“If you’re getting tired and you’ve let your guard down, now is the time to pick it back up,” Pritzker said during a press conference Monday. “Things are now getting worse. Now is the time to wear a mask wherever you go, get your flu shot, forego unnecessary trips or gatherings, and take extra care to stay six feet away from others, especially in public.”

Lightfoot Reportedly Considering Property Tax Increase as Part of Plan to Address Chicago’s $1.2B Budget Shortfall

Chicago Mayor Lori Lightfoot is reportedly considering a property tax increase as part of her plan to address the city’s estimated $1.2 billion budget shortfall.

The Chicago Tribune reported Sunday that sources told the paper that Lightfoot was considering a $94 million property tax increase as well as layoffs for more than 300 city employees and an increase in the gas tax.

When asked Monday about the report, specifically the property tax increase, Lightfoot demurred.

“What I will say is this: on Wednesday, we have a lot to say about the specific ways in which we propose to close the $1.2 billion gap,” Lightfoot said. She is scheduled to deliver her annual budget address Wednesday morning, submitting her plan, after releasing in late August a forecast projecting a $1.2 billion shortfall for fiscal year 2021.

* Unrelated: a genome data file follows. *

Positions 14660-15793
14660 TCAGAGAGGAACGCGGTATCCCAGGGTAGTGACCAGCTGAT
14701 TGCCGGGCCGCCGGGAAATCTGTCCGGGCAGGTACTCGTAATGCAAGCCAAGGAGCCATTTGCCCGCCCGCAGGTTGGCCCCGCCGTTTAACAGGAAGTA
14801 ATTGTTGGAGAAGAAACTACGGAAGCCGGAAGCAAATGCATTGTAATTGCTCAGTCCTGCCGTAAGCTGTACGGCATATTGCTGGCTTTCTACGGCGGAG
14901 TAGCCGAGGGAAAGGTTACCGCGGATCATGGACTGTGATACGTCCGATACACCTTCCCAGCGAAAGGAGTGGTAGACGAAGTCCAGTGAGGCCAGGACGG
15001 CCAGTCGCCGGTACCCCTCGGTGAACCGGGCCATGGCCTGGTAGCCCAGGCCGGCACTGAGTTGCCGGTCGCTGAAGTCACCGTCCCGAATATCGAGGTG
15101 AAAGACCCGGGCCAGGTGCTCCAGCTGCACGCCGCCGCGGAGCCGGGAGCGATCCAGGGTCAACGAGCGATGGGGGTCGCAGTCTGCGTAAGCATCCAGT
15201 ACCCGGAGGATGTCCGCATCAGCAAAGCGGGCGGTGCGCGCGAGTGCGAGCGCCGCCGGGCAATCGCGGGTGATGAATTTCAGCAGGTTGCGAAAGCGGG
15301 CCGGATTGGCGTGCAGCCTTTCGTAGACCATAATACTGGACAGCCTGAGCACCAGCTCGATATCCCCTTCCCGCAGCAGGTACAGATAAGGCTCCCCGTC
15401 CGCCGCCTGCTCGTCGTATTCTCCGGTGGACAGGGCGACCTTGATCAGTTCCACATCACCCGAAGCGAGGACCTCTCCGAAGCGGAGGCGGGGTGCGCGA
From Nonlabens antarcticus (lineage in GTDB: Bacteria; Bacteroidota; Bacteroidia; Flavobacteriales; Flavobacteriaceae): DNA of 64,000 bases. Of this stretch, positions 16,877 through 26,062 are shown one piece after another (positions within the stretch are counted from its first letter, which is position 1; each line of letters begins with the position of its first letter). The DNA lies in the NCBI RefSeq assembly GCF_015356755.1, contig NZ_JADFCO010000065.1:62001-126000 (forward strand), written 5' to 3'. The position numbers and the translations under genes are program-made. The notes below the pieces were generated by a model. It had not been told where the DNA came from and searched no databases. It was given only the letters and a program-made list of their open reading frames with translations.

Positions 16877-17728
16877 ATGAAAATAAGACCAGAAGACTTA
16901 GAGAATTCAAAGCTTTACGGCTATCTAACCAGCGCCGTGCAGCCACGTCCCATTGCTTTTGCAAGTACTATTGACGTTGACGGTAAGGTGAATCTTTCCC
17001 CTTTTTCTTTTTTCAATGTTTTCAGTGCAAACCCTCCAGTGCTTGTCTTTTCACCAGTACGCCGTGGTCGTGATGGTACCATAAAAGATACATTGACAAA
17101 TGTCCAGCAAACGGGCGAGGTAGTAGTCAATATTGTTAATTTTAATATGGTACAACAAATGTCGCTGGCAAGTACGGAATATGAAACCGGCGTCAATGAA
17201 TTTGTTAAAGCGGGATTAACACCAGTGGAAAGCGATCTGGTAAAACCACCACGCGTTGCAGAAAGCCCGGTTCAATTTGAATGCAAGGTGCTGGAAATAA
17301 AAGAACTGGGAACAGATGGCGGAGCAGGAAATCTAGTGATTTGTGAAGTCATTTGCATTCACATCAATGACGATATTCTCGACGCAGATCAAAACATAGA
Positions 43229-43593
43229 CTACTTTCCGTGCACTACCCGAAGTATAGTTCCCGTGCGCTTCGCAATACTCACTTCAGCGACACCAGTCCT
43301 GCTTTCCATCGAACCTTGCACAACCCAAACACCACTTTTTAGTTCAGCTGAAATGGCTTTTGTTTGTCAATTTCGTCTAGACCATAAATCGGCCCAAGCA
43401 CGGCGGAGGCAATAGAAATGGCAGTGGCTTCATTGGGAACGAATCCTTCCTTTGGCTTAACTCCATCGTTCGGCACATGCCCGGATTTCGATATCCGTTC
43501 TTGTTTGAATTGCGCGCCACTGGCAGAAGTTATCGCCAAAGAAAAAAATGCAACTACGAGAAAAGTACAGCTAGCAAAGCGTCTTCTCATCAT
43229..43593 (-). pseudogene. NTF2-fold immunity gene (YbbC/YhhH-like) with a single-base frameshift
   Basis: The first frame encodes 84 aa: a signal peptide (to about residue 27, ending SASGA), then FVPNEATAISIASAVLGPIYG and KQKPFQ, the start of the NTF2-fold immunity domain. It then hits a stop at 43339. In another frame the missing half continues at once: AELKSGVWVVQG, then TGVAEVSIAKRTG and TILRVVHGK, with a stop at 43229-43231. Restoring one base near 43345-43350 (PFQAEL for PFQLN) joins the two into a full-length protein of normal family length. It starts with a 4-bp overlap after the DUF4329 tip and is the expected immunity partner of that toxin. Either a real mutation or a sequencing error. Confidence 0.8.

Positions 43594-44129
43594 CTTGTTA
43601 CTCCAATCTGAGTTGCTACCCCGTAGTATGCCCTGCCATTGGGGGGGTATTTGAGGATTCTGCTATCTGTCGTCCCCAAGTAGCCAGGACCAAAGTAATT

That shortfall, Lightfoot said in announcing the projection, was deepened by roughly $799 million due to the coronavirus pandemic, which has cratered revenues like sales tax and more as shutdowns to prevent the spread of the deadly virus have caused widespread economic devastation.

“I’ve been very clear since my forecast speech on Aug. 31 that we are looking at a range of different tools, because the enormity of this budget gap requires us to look at a number of different options,” Lightfoot said Monday.

“We always look internally first; we can’t go to taxpayers and ask them for more and we pretend that the status quo turning the size of the budget, the way in which we deliver services, that that’s all fine and can’t be touched,” she continued. “We’ve got to look internally first, to earn the trust of the taxpayers and demonstrate to them that we are being the fiduciaries that we are obligated to be for their precious hard earned tax dollars.”

Lightfoot had previously said in an interview that she couldn’t rule out layoffs for city workers due to the shortfall, looking to the federal government for assistance.

“I can’t take it off the table, because we’re still working on solutions for the 2020 budget,” she said in an interview on Aug. 18. “We’re still looking to Washington, but we’re gonna have to formulate some alternative plans if we don’t see that there’s any glimmer of hope of getting more support from Washington DC.”

New Coronavirus Restrictions Go Into Effect Thursday in Illinois’ Region 5, Pritzker Says

As coronavirus cases continue to surge around the state of Illinois, three different healthcare regions could be on the verge of having enhanced mitigation strategies put into place as a result of increasing positivity rates.